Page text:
Rise in Manufacturing Employee Earnings Expected to Slow

Manufacturing employee earnings should continue to rise through 2023, but the rate at which those earnings climb may slow.

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PMMI Business Intelligence: 2023 Economic Report: Guidance in an Uncertain Economy - Gauging the Risks Going Forward 2023-2024

Manufacturing hourly earnings are expected to disinflate through 2023.Manufacturing hourly earnings are expected to disinflate through 2023.PMMI Business Intelligence: 2023 Economic Report: Guidance in an Uncertain Economy - Gauging the Risks Going Forward 2023-2024The gears of the manufacturing labor market are grinding to an even slower pace in 2023, according to PMMI Business Intelligence’s 2023 report “Guidance in an Uncertain Economy: Gauging the Risks Going Forward 2023-2024.”

The rate of change in manufacturing hourly earnings remains high at 4.1%. It is taking a downward turn in 2023, though, which signifies a disinflation mode, the report says, citing research from ITR Economics.

Historically, 4.1% is a high rate, and the current average earnings of $31.3 per hour will keep climbing.  The disinflation in the rate of change will affect the speed at which those earnings climb.

State of Employment: Manufacturing and Overall

Manufacturing employment numbers are high at about 12,917,000 as of this report’s June 2023 publication, with a milder-than-average Q4 seasonal decline in employment.

Manufacturing job openings are at their lowest point in 23 months.Manufacturing job openings are at their lowest point in 23 months.PMMI Business Intelligence: 2023 Economic Report: Guidance in an Uncertain Economy - Gauging the Risks Going Forward 2023-2024Job openings within the industry are shrinking, too, with a three-month moving average of 696,000 openings. That’s the lowest number of openings in 23 months, but it’s still over double the average of 320,000 openings between 2010 and 2019.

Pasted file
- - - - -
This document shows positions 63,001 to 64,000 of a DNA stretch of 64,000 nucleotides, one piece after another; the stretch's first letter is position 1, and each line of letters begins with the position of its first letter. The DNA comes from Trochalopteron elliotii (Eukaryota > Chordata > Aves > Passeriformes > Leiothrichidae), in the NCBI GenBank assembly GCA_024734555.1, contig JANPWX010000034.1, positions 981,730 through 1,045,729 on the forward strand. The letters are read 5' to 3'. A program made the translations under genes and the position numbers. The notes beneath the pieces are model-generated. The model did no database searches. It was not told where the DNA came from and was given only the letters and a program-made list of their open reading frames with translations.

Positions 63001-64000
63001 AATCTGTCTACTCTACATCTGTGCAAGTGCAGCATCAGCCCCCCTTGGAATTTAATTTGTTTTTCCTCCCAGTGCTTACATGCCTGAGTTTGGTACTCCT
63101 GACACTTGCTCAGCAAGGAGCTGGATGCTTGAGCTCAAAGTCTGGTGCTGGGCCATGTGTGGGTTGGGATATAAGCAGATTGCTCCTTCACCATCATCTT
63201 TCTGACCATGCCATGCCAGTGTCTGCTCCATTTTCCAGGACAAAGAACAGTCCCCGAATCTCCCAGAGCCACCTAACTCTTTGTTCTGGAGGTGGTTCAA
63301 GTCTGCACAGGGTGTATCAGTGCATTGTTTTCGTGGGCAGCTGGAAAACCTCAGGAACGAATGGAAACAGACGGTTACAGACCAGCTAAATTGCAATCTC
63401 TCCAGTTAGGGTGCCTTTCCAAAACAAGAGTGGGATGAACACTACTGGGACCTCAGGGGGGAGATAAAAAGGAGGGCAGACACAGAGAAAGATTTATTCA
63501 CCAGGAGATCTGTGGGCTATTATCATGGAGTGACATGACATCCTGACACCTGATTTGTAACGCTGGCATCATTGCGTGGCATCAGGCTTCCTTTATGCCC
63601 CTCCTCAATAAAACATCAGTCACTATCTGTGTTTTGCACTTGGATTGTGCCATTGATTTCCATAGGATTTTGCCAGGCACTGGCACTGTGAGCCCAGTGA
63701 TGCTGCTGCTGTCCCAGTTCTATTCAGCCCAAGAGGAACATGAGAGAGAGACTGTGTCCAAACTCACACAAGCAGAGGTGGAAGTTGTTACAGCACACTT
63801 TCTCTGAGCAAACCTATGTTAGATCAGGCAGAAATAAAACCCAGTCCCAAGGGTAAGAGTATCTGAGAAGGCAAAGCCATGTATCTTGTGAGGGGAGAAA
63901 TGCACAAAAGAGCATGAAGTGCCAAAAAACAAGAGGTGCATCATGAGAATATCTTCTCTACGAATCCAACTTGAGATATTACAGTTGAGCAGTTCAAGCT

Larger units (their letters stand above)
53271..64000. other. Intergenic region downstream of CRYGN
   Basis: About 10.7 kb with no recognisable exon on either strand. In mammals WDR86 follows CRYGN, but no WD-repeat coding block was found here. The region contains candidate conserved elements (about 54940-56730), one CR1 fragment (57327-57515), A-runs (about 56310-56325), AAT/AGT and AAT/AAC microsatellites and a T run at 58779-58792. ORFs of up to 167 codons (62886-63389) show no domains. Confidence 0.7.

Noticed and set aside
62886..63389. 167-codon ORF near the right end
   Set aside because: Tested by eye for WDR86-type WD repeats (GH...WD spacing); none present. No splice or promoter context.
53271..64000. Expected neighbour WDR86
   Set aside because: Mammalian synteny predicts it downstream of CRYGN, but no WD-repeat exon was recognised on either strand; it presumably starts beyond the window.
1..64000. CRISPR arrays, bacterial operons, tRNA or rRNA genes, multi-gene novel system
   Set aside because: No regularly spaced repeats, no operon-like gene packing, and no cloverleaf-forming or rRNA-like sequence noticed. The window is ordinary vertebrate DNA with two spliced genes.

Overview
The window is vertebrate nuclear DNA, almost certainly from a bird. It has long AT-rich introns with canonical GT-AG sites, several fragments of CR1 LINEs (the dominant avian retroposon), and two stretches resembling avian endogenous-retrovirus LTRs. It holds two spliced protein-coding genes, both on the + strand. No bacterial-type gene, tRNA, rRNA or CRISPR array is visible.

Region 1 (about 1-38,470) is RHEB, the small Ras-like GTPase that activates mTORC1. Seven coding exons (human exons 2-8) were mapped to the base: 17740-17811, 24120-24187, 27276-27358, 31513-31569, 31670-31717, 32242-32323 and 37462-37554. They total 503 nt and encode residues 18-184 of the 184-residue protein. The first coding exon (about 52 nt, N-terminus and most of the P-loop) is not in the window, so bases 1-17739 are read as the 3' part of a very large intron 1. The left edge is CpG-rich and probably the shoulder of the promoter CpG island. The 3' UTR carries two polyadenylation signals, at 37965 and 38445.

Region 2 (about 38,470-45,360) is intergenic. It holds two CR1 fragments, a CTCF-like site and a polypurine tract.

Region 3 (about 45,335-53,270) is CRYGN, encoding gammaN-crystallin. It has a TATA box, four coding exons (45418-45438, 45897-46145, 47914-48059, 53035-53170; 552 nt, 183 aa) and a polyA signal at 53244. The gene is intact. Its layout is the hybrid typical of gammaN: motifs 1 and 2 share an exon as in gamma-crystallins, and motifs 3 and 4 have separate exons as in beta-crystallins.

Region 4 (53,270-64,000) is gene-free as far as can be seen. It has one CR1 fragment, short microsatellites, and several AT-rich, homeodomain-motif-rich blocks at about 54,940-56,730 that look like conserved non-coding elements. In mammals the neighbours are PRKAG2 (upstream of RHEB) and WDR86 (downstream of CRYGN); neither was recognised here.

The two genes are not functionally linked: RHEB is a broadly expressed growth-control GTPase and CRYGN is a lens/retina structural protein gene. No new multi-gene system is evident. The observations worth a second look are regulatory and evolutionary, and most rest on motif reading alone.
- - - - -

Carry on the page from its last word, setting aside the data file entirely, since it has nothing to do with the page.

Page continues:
Overall, private sector employment is also strong, with a record high of 131.4 million over a 12-month moving average. The number of people unemployed is also at its lowest point in 21-plus years, at a 12-month moving average of about 5.9 million.

The current employment-population ratio is at 60%. That’s higher than we saw for the decade before COVID (59.3%) and slightly below what we had at its peak in November 2019 (61.1%).

The economy grew faster than the workforce, creating the need for more people. The Federal Reserve Board cannot fix this, so wage inflation, and in turn, overall inflation will be with us for the rest of this decade. 

Source: PMMI Business Intelligence “2023 Guidance in an Uncertain Economy: Gauging the Risks Going Forward 2023-2024.”

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